Current Affairs

Gay activists file proposal to challenge Prop 8

Jessica Geen September 25, 2009
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A coalition of gay groups have filed language to repeal Proposition 8, the initiative that banned gay marriage in California.

Although larger gay groups such as Equality California have opted to wait until 2012 to challenge the ban, groups such as Love Honor Cherish,, and Equality Network have submitted the proposal for the November 2010 election.

If passed, the proposal will replace Section 7.5 of the state constitution – “Only marriage between a man and a woman is valid or recognised in California” – with “Marriage is between only two persons and shall not be restricted on the basis of race, color, creed, ancestry, national origin, sex, gender, sexual orientation, or religion.”

The language also states that churches would not be forced to perform gay marriages.

Gay marriage was legalised in California in May 2008. However, Prop 8, which was passed by the state’s voters, defined marriage as being between a man and a woman last November. Supporters of gay marriage argued the initiative was unconstitutional and discriminatory.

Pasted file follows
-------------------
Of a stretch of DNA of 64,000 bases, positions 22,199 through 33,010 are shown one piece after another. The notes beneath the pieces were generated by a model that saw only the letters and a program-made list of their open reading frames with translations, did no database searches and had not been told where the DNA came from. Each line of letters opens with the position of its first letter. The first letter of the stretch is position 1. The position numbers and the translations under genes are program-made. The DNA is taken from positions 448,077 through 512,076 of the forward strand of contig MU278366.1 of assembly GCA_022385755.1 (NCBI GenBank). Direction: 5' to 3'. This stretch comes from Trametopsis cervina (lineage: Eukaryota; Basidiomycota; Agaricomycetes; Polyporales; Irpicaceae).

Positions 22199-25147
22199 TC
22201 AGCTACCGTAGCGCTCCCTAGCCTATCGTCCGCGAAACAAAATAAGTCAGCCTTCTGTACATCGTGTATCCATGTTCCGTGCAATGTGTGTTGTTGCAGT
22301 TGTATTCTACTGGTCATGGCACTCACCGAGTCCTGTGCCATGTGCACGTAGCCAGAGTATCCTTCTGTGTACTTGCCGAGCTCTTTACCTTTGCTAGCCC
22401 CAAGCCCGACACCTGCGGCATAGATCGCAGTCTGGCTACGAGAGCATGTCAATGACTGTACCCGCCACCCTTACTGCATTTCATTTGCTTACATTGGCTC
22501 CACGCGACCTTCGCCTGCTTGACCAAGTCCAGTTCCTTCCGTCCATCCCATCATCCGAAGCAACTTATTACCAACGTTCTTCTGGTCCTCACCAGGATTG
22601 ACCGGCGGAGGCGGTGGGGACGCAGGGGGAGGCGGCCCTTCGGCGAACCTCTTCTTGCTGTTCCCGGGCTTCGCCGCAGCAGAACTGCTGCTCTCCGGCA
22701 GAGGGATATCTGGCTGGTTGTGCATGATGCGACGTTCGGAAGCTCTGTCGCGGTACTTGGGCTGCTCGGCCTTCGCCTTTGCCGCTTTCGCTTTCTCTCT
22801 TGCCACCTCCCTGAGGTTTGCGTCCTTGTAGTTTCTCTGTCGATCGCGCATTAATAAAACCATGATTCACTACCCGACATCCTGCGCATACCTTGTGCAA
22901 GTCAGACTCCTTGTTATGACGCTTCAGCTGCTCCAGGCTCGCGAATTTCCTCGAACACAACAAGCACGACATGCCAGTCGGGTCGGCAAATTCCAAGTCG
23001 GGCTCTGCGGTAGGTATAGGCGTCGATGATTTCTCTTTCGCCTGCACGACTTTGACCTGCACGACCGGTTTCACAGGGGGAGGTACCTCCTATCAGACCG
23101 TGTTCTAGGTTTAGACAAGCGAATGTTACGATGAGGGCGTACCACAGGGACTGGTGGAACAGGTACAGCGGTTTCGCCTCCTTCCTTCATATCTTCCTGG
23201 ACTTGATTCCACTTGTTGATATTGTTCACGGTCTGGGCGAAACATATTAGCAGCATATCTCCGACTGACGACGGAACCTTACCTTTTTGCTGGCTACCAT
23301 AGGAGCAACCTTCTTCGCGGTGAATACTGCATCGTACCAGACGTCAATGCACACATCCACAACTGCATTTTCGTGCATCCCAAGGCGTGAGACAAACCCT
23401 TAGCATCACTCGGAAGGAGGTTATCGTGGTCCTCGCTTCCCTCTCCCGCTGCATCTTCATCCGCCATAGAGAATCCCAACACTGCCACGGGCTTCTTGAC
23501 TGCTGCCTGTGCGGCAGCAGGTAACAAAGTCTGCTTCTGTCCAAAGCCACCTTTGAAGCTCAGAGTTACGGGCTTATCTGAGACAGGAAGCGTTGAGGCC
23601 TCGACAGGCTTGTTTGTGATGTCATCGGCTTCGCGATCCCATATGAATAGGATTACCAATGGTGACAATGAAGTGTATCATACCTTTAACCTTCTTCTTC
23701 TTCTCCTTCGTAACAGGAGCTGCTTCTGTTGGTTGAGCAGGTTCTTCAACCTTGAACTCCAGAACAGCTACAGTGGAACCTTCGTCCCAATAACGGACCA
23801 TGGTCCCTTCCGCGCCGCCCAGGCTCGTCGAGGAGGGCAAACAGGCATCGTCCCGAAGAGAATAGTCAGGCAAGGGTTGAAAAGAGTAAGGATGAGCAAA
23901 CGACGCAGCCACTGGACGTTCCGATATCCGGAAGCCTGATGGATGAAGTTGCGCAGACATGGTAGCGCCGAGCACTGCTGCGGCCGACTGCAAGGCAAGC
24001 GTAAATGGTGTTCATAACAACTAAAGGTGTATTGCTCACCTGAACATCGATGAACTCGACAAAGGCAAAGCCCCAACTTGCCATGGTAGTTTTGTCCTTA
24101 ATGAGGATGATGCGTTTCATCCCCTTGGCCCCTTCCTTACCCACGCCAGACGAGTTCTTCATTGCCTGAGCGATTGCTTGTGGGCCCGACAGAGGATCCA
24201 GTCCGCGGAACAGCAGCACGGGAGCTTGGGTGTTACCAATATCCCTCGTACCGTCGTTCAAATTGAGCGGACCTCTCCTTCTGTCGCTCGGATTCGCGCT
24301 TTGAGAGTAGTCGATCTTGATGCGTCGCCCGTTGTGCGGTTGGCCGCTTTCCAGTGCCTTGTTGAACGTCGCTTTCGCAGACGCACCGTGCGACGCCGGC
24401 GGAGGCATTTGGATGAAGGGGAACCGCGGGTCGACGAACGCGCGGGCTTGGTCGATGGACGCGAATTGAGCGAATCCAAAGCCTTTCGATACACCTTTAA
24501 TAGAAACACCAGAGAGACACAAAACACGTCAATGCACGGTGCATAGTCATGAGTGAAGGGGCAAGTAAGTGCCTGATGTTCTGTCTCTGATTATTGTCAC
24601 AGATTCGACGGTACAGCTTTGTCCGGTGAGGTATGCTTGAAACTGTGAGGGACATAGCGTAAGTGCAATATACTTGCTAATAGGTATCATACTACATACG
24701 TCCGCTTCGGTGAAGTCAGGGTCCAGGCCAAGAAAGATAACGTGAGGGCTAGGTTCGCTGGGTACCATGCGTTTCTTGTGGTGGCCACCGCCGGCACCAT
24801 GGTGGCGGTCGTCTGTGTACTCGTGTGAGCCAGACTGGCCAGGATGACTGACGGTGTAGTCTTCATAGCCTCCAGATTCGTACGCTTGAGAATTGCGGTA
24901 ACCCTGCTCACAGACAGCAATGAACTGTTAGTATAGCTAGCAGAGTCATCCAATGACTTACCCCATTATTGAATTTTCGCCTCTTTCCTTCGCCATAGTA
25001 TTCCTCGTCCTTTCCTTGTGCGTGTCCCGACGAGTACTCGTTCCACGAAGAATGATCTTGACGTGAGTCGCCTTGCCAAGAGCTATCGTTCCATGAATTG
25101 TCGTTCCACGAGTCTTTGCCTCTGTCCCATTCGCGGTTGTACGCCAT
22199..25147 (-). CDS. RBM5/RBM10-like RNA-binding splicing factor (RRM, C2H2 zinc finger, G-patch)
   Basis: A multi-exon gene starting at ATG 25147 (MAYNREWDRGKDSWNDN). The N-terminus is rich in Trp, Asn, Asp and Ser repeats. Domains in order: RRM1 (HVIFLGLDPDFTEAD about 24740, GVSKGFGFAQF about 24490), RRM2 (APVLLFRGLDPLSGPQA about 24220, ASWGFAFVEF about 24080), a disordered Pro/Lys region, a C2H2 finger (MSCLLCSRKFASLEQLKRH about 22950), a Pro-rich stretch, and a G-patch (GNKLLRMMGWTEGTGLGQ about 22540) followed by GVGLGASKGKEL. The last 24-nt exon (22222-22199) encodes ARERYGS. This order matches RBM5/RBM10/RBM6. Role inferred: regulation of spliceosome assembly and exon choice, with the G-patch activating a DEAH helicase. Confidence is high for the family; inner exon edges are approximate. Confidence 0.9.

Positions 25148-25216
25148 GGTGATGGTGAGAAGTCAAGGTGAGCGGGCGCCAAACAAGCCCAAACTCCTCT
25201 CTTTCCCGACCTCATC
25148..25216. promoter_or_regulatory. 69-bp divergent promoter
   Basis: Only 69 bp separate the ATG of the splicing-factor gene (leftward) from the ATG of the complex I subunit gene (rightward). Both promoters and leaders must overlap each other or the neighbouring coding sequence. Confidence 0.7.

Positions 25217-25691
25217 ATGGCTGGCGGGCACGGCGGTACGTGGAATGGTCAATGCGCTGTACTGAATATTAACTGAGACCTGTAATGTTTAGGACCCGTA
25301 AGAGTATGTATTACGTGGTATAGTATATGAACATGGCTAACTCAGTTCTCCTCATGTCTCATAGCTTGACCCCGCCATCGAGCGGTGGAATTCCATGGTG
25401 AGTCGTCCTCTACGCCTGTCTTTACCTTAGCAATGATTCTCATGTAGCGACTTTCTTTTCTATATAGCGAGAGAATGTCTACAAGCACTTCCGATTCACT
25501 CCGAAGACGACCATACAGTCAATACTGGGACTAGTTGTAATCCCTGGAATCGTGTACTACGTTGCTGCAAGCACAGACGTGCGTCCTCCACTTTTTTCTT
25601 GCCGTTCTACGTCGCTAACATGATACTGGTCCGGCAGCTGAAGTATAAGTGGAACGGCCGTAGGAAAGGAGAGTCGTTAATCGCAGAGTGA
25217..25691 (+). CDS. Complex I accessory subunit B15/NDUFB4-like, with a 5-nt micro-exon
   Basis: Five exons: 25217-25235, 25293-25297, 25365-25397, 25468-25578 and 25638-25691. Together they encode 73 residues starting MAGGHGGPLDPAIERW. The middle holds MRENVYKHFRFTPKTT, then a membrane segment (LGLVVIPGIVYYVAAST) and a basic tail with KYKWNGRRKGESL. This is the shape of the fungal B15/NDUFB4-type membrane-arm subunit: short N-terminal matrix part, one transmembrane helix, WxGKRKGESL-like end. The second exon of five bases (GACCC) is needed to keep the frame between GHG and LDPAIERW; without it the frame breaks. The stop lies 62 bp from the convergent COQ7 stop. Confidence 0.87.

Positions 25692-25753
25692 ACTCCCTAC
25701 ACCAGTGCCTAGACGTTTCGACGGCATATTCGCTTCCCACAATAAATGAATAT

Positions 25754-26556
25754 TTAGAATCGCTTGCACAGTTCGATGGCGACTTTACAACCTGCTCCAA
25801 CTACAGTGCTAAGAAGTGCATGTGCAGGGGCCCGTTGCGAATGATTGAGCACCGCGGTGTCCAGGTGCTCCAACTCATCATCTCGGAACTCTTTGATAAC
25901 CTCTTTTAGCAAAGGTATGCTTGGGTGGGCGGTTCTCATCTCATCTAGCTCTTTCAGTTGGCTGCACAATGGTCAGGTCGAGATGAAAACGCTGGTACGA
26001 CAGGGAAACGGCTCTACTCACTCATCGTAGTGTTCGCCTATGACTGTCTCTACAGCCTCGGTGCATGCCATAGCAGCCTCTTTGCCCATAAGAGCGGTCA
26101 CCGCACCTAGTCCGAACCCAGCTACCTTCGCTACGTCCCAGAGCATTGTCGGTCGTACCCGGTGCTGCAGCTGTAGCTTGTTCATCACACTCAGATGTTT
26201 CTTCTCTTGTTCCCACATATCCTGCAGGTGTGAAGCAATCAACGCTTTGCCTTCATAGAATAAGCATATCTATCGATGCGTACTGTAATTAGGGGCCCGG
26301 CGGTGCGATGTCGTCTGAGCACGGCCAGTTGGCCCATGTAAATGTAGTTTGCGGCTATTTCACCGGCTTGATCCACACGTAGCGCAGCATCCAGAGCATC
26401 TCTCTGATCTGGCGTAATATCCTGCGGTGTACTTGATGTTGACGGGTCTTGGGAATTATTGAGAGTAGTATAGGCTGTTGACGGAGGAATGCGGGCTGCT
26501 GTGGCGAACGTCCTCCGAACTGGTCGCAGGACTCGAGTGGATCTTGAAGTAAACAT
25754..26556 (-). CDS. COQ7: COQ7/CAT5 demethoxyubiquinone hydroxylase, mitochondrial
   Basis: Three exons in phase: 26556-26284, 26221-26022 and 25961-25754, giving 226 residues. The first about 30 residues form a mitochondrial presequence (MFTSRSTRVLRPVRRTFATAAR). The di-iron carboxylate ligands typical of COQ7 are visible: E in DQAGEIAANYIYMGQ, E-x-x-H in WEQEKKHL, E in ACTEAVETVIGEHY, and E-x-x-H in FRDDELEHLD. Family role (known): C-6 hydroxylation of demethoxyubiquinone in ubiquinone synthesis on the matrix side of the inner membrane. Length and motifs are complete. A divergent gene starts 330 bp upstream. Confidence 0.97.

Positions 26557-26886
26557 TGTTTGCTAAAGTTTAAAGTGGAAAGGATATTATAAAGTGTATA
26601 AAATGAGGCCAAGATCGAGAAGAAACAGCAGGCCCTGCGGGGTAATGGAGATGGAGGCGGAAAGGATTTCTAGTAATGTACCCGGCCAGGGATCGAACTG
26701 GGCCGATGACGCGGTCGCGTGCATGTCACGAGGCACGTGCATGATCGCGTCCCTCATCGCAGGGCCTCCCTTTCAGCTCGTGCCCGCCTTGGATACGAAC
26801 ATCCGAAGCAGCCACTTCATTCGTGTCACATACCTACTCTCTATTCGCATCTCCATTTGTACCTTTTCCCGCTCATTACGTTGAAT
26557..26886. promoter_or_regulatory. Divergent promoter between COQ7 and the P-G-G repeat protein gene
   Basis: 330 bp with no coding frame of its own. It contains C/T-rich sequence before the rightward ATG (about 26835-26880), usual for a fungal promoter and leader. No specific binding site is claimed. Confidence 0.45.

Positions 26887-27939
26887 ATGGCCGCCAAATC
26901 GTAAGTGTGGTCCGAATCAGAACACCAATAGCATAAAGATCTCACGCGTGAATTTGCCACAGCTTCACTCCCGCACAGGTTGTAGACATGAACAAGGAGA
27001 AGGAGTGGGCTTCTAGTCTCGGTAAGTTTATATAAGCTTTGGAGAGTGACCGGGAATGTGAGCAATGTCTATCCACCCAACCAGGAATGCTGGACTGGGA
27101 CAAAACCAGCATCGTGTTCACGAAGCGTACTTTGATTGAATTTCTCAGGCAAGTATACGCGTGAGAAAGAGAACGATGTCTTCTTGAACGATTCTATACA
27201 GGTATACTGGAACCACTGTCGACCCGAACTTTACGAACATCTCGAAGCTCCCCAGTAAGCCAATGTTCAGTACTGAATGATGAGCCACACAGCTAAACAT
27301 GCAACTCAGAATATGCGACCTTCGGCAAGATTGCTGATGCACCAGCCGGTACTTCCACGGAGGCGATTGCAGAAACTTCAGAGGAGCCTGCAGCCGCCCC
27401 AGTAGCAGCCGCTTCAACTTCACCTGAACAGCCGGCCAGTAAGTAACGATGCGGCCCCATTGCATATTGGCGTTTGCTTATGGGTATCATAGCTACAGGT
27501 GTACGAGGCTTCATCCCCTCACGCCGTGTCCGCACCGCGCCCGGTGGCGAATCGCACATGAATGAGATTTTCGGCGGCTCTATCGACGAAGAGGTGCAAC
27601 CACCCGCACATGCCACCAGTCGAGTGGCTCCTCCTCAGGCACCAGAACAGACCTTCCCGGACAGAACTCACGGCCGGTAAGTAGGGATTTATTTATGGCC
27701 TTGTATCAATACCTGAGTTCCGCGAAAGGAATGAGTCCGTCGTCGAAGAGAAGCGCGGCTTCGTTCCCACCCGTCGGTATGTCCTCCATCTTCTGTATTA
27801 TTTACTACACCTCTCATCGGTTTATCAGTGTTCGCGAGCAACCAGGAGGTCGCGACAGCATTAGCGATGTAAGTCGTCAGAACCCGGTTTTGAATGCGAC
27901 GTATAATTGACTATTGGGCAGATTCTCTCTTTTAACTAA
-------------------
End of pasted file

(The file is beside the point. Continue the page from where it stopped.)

In May 2009, Supreme Court judges rejected an argument from gay marriage supporters that the ban was unconstitutional but unanimously ruled that the 18,000 gay couples who married while gay marriage was legal will stay wed.

More than 40 groups are aiming to place the measure on the November 2010 ballot.

Love Honor Cherish estimates that one million signatures are needed for this and has already instructed volunteers to begin raising funds for the fight. Petitions will begin circulating in November.

Executive director John Henning said: “Prop 8 passed with only 52 per cent of the vote. In the next 14 months, with hard work and inspiration, we can change the small percentage of hearts and minds that we need to win.”

More: Americas

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